Supermarkets have been adapting to Aussies cooking at home more by offering ready-to-make meals and more bulk items

Photo by Maarten van den Heuvel on Unsplash

  • Supermarkets have been rolling out ready-to-make meals as Aussies cook at home more during the coronavirus pandemic.
  • Woolworths released more than 60 ready-to-make meals while Coles unveiled bulk items.
  • Marketing expert Gary Mortimer told Business Insider Australia that “the power has certainly shifted to the consumer” with regard to what is stocked on supermarket shelves.
  • Visit Business Insider Australia’s homepage for more stories.

Supermarkets have been adapting to Aussies cooking at home more often during the coronavirus pandemic.

Woolworths rolled out more than 60 ready-to-make meals – from bakes and stir-fries to roasts – as Aussies cook more at home.

The company cited Google data which found the number of Australians searching for meal inspiration in April 2020 rose by more than 120% compared to the same time last year.

“With Australians spending more time at home than ever before, households are looking for new, convenient and delicious ways to feed the family without compromising on taste or freshness,” Woolworths Director of Fresh Food, Paul Harker, said in a statement.

Coles also jumped on the iso cooking trend by unveiling a Big Value Pack sale, which includes bulk-sized ingredients like a 3 kilogram pack of penne pasta, bigger packets of lentils and soups, and even a box of 300 Dilmah tea bags.

Gary Mortimer, professor of marketing at the Queensland University of Technology Business School, told Business Insider Australia supermarkets generally used to sell fresh produce, cuts of meat and dry groceries, but these products have changed as consumer tastes have shifted.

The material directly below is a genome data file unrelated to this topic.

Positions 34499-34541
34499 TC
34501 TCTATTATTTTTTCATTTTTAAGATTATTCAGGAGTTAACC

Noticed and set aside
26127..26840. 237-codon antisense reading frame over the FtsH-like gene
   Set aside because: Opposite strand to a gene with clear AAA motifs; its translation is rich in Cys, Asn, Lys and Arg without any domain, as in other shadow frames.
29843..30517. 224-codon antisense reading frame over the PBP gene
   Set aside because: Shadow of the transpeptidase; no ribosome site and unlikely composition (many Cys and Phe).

“They’d changed because of the increase of cooking shows like Masterchef and My Kitchen Rules,” Mortimer explained. “So external social factors have encouraged us at home to become almost these inspired home cooks that want to cook more challenging or intricate meals [that are] almost restaurant-quality.”

Mortimer added that tastes have also changed because of health needs and macro trends like veganism and vegetarianism.

“[There are] entire areas of vegan products and plant-based meat alternatives that now sit alongside beef, pork and chicken in our fresh produce department,” he said.

And produce has evolved too, with supermarkets not just having carrots and potatoes but pre-cut, pre-prepared or half pre-prepared vegetables designed for stir-fries and cooking.

“Products are certainly evolving to keep in line with consumer expectations,” Mortimer said. “As we go through our delicatessen department and our dairy department, once again there’s pre-made restaurant quality meals even back to the very basic snag, which now becomes a pork infused with rosemary and garlic homemade farm style sausage.”

Not only that, there has been a big shift when it comes to the convenience of meals, with the growth of grab-and-go and ready made meals at a higher quality than traditional frozen meals.

“Consumers are looking for fresher, more convenient options and I think the supermarkets have responded pretty quickly to this area,” Mortimer said. “We know that consumers are now more time-poor than ever before.”

Mortimer highlighted how much influence consumers have when it comes to the types of products supermarkets stock on their shelves. “The power has certainly shifted to the consumer,” he said, adding that, for supermarkets, it’s now a “pull” instead of a “push” marketing strategy.

“A push marketing strategy [means] I take my product, I put a price on it, I promote it and I basically push it out into the marketplace,” Mortimer said. “A pull strategy is where the customer demands change, the customer demands a range of plant-based meat alternatives, so therefore retailers will respond.”

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